Karen Burnham’s short fiction column goes in search of the Last Man on Earth.
I wonder if it’s possible for any story that features a Last Man on Earth to have a plot that differs significantly from Frederic Brown’s famous short-short-short story, “Knock”: “The last man on Earth sat alone in a room. There was a knock on the door…” It seems so fundamental that only variations on the theme are possible. The details can differ: Why is this individual still around? What happened to everyone else? And the timing of the knock can differ: either at the beginning, middle, or end. But is there any story featuring a ‘last man’ that doesn’t have a knock on the door in it somewhere?
I’m thinking of M.P. Shiel’s The Purple Cloud, from back in 1901. A very evil man is in some way responsible for releasing the eponymous cloud that kills the rest of humanity. He makes his way back to England, slowly realizing that he’s the only one left. He goes thoroughly and convincingly mad for a long time — variously exploring, creating, and destroying. The proverbial knock comes in the final third of the book, when he finds a girl who has lived in isolation since the catastrophe hit. It’s disturbing to read about this deranged and evil man’s reaction to finding a potential Eve, but it’s entirely consistent with Brown’s outline.
As another example, how about Richard Matheson’s I Am Legend? Robert Neville is similarly a Last Man, but the knock on his door comes early, and it’s vampires. The rest of the book is about how he survives in a world where monsters are the only thing outside the door. Again, it fits comfortably in Brown’s summary — and of course it went on to spawn a genre of its own, what with all its numerous adaptations.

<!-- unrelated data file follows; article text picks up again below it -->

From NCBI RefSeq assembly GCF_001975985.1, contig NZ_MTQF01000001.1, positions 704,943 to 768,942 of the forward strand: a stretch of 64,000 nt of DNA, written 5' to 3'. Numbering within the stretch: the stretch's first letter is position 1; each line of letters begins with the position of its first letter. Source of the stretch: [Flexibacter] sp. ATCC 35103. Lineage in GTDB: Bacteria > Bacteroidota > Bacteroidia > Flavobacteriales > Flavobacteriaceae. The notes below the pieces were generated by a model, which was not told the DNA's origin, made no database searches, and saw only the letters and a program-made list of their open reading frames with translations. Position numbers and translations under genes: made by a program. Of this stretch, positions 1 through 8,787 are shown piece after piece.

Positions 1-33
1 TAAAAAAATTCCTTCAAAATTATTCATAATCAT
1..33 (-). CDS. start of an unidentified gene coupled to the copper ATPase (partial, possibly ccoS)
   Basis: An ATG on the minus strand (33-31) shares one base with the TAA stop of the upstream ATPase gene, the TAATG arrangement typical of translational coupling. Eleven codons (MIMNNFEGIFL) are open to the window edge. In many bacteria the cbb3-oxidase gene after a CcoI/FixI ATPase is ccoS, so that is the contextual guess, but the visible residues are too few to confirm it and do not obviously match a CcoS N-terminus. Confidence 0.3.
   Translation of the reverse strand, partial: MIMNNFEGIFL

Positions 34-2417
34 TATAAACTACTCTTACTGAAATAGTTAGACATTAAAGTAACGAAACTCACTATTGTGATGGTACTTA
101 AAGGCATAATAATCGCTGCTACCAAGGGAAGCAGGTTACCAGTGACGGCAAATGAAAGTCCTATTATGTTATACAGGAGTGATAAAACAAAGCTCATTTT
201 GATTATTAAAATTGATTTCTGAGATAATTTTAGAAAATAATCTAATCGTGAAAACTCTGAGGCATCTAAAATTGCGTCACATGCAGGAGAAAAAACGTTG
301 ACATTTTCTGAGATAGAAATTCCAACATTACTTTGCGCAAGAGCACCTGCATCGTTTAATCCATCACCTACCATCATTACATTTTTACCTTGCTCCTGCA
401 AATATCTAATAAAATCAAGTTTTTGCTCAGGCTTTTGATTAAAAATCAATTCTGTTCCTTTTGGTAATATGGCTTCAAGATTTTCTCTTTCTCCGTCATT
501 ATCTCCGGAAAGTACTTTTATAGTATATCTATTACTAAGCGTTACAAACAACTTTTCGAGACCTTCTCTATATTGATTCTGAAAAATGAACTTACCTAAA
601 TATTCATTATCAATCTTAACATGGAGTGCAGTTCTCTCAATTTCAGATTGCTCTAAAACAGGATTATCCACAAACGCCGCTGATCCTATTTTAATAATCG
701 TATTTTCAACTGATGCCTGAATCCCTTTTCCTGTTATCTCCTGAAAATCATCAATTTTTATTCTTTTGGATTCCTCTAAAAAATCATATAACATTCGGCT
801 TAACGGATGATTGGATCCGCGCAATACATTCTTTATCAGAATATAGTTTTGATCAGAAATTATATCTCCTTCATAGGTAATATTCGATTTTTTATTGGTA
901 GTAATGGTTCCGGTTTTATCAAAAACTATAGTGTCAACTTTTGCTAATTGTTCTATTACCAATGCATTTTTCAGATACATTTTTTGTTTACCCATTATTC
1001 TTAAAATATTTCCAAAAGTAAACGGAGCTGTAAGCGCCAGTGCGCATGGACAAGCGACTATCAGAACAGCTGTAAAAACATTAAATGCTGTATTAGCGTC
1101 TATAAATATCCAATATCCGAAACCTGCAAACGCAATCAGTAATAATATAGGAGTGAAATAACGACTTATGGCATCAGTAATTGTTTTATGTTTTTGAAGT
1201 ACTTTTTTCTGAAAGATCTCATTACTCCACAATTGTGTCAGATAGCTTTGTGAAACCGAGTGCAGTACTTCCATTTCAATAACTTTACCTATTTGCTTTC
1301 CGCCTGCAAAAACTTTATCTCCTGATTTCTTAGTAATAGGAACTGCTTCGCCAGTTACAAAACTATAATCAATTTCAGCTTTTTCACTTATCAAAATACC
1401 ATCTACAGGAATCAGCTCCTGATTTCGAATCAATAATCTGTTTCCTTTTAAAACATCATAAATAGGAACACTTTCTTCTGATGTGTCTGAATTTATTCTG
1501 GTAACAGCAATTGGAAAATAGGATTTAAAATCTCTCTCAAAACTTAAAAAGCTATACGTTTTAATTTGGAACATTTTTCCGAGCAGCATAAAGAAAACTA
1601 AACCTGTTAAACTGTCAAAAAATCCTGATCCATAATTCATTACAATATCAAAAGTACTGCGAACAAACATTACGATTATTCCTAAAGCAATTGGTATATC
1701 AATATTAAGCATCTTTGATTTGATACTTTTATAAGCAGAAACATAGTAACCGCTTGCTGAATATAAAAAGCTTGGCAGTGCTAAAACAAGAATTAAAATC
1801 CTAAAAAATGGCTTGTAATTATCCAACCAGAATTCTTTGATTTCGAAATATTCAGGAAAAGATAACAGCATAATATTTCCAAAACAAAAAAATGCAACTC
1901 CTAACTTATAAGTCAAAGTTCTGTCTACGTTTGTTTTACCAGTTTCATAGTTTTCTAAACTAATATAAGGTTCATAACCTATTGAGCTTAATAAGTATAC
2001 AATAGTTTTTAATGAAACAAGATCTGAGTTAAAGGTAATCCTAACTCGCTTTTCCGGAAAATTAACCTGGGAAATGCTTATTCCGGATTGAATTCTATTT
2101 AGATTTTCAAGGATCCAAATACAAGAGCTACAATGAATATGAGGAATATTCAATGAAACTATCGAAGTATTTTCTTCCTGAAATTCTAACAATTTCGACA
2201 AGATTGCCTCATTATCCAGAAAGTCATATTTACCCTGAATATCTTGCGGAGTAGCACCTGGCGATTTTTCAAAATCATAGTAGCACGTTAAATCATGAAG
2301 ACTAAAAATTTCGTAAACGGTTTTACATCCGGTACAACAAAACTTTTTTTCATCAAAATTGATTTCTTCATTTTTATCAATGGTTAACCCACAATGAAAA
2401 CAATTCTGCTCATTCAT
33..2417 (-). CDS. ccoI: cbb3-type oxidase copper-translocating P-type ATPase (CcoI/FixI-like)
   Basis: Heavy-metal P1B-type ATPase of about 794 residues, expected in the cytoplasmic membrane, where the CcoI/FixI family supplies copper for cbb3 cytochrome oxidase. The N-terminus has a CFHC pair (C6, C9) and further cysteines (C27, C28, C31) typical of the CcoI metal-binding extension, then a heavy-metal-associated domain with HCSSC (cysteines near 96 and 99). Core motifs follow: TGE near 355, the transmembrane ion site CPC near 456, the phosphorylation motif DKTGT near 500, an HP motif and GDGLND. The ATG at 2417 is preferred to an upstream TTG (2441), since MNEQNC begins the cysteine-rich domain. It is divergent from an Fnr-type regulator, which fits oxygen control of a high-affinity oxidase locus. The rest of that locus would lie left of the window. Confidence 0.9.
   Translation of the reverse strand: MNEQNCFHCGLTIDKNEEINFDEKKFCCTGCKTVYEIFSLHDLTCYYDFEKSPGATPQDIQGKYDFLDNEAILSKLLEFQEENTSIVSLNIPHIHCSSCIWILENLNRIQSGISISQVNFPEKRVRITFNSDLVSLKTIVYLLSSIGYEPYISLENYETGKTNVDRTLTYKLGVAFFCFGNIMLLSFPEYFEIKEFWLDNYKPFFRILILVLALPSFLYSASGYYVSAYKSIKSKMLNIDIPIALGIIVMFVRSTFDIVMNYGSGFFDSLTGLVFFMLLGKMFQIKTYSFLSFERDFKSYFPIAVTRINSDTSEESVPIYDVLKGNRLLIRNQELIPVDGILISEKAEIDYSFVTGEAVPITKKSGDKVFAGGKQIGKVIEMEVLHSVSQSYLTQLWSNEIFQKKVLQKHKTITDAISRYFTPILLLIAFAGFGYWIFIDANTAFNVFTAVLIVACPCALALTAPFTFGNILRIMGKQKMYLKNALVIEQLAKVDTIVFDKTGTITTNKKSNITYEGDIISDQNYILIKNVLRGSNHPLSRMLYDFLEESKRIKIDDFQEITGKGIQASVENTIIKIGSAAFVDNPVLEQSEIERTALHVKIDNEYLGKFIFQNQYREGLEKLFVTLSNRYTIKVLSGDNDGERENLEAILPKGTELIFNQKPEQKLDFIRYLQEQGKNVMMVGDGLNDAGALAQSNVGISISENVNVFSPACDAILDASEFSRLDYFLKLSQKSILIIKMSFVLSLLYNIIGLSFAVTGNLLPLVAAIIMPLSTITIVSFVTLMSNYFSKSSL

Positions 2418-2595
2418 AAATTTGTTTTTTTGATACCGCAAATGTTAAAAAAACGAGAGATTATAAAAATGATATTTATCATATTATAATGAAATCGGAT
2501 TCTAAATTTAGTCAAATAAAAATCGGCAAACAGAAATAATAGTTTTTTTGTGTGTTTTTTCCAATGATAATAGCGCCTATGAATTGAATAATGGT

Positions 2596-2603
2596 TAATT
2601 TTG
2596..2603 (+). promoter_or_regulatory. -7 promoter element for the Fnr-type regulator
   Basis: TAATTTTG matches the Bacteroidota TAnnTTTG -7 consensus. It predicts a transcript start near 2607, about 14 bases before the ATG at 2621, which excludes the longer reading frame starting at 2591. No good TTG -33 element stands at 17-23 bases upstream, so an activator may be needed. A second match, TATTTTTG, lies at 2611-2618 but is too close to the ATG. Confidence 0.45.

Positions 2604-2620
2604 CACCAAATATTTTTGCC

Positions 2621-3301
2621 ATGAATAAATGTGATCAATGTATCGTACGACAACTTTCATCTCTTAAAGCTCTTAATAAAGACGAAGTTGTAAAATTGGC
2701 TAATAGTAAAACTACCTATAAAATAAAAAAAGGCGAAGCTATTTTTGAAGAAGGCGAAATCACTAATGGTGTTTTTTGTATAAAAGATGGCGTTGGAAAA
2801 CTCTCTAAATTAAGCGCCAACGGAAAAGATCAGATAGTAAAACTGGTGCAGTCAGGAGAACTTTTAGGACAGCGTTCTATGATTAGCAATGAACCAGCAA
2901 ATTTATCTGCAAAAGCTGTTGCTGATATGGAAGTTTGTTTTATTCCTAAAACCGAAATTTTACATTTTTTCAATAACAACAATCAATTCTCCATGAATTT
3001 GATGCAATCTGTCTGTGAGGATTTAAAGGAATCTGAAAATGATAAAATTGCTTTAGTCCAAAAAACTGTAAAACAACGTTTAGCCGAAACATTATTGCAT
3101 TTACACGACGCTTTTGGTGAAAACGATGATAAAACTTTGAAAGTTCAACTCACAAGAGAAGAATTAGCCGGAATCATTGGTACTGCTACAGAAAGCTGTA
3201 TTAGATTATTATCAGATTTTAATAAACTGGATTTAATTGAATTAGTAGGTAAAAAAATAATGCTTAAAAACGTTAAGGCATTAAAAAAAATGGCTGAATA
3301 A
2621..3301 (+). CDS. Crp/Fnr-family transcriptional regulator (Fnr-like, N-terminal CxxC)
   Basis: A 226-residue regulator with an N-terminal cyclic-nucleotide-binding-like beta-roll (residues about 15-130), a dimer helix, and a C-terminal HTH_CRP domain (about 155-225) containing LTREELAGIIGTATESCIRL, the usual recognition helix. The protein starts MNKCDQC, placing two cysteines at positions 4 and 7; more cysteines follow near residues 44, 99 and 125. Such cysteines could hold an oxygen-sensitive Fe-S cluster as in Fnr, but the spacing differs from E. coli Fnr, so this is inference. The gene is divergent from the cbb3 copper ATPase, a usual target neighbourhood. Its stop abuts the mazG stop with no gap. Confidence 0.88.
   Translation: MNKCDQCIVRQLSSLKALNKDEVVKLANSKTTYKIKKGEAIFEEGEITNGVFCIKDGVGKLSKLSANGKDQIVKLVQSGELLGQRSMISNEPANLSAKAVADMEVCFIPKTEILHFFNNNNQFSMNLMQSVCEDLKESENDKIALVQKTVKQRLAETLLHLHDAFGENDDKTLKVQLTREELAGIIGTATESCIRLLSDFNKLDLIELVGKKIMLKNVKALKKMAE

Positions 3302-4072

This winter, unusually, has two more short examples of the form. I was surprised by the coincidence — I can’t remember the last time I read any piece of fiction on this theme that wasn’t several decades old. But here we find the Winter issue of Subterranean Online with a Jay Lake story titled “A Long Walk Home” and the January Expanded Horizons with “re: The Last Man on Earth” by Eric Del Carlo.
Del Carlo makes his third appearance in Expanded Horizons with this story. His previous offering, “Aqueduct,” couldn’t have been more different. That story is a very conscious deconstruction of epic fantasy tropes, and manages to both admire and undermine the idea of escapist literature. Definitely worth a look if you’re interested in the construction of genre and reader experience. I really enjoyed it. “re: The Last Man on Earth” is equally conscious of playing in a specific genre trope, but this time it is core science fiction. Here the knock on the door comes right at the beginning. Our hero Bernard has managed to get a generator and a satellite uplink running, and receives a response to his email blast looking for plague survivors. The man who responds, Kit, is paraplegic and not able to travel, but gives Bernard motivation and advice for getting from San Francisco to Iowa, the goal of his quest. In a rather lucky turn, they are both gay and, for perhaps obvious reasons, attracted to each other. Unfortunately, as Bernard gets through the early mountain ranges, Kit stops responding to his messages, leaving him to push forward past not only highways clogged with corpses and abandoned cars, but also mounting doubts of Kit’s reality and his own sanity.